Incidence and associated risk factors of hepatocellular carcinoma in a dural hepatitis B and C virus endemic area: a surveillance study.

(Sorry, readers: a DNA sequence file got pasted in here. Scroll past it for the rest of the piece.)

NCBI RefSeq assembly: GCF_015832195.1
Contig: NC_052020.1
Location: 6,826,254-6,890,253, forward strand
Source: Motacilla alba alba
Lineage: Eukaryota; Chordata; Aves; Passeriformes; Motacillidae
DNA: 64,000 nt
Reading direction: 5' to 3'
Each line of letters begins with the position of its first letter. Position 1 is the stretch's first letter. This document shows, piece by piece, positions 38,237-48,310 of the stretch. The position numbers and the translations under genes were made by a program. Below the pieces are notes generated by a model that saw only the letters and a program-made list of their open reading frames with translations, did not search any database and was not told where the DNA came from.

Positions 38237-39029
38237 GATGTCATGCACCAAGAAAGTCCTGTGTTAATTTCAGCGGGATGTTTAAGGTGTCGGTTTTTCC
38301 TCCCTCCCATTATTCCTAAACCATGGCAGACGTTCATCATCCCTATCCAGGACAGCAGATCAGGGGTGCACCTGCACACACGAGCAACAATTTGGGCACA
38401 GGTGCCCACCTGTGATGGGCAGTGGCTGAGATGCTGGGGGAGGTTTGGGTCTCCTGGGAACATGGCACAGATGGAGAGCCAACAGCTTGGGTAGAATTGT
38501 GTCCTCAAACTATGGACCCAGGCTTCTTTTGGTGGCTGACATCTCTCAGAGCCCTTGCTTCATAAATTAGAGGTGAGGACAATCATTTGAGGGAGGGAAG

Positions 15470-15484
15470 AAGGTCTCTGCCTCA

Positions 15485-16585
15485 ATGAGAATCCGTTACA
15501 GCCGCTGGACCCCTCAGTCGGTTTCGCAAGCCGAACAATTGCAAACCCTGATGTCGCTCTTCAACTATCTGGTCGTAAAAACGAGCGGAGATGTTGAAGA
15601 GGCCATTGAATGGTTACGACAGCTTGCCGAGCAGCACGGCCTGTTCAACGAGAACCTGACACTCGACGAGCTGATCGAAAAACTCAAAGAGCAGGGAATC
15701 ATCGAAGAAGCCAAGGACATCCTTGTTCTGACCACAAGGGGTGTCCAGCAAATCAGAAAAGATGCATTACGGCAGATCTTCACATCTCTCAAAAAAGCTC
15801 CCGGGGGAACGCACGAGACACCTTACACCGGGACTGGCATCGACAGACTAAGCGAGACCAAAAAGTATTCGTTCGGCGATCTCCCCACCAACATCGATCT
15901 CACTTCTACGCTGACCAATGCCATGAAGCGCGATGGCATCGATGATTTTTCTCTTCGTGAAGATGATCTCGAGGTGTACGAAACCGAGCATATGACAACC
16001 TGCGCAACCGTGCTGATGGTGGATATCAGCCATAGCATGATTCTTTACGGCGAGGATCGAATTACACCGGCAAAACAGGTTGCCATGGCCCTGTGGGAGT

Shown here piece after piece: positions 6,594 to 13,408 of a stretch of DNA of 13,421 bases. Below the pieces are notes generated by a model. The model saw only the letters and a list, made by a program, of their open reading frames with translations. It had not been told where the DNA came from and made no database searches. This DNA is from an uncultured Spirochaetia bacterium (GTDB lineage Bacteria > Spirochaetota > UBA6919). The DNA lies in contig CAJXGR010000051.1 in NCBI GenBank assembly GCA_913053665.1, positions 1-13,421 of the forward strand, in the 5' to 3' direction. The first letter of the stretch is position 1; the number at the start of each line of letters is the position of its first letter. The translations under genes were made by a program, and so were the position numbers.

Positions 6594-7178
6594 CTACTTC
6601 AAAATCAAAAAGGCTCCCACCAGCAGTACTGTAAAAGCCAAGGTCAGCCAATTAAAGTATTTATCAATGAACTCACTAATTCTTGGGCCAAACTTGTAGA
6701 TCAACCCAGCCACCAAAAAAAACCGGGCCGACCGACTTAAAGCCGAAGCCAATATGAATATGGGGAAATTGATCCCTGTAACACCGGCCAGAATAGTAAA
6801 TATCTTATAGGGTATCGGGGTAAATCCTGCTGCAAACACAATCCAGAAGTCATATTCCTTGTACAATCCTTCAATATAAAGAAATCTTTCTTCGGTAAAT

ABSTRACT The purposes of this study were to determine the incidence of hepatocellular carcinoma (HCC) in dual hepatitis B virus (HBV) and hepatitis C virus (HCV) endemic areas and to assess the associated risk factors of HCC development in the community. During April 2004 to November 2005, 4,127 residents of Tainan County, aged 40 years or older, had participated in a comprehensive health examination. Among them, residents with HBV or HCV infection; platelet count less than or equal to 150×10(9)/L; and no hepatic tumor, by liver ultrasonography, were invited to this study. Alpha-fetoprotein (AFP) screening and ultrasonography for HCC surveillance were performed. Once hepatic tumor was detected, the subjects were referred to medical centers for further confirmation and treatment. A total of 1,133 residents were eligible for this study, and 413 (36.5%), including 197 men and 216 women, with a mean age of 64.5 years, were enrolled. There were 21 cases with suspected HCC. Of the 21 cases, 18 (85.7%) accepted further studies and 11 (52.4%) were confirmed to be affected with HCC. All HCCs were unifocal with a diameter less than or equal to 4 cm. In the Kaplan-Meier survival analysis, the 2-year cumulative incidence of HCC was 4.7%. Based on the same analysis with log rank test, AFP greater than or equal to 20 ng/mL (p=0.007), platelet count less than or equal to 100×10(9)/L (p<0.001), and liver cirrhosis (p<0.001) were found to be the associated risk factors of HCC development. In summary, the 2-year cumulative incidence of HCC was 4.7% among adult residents with chronic HBV or HCV infection in this dual HBV and HCV endemic area. Platelet count less than 100×10(9)/L, AFP level greater than 20 ng/mL, and liver cirrhosis were the associated risk factors for HCC development.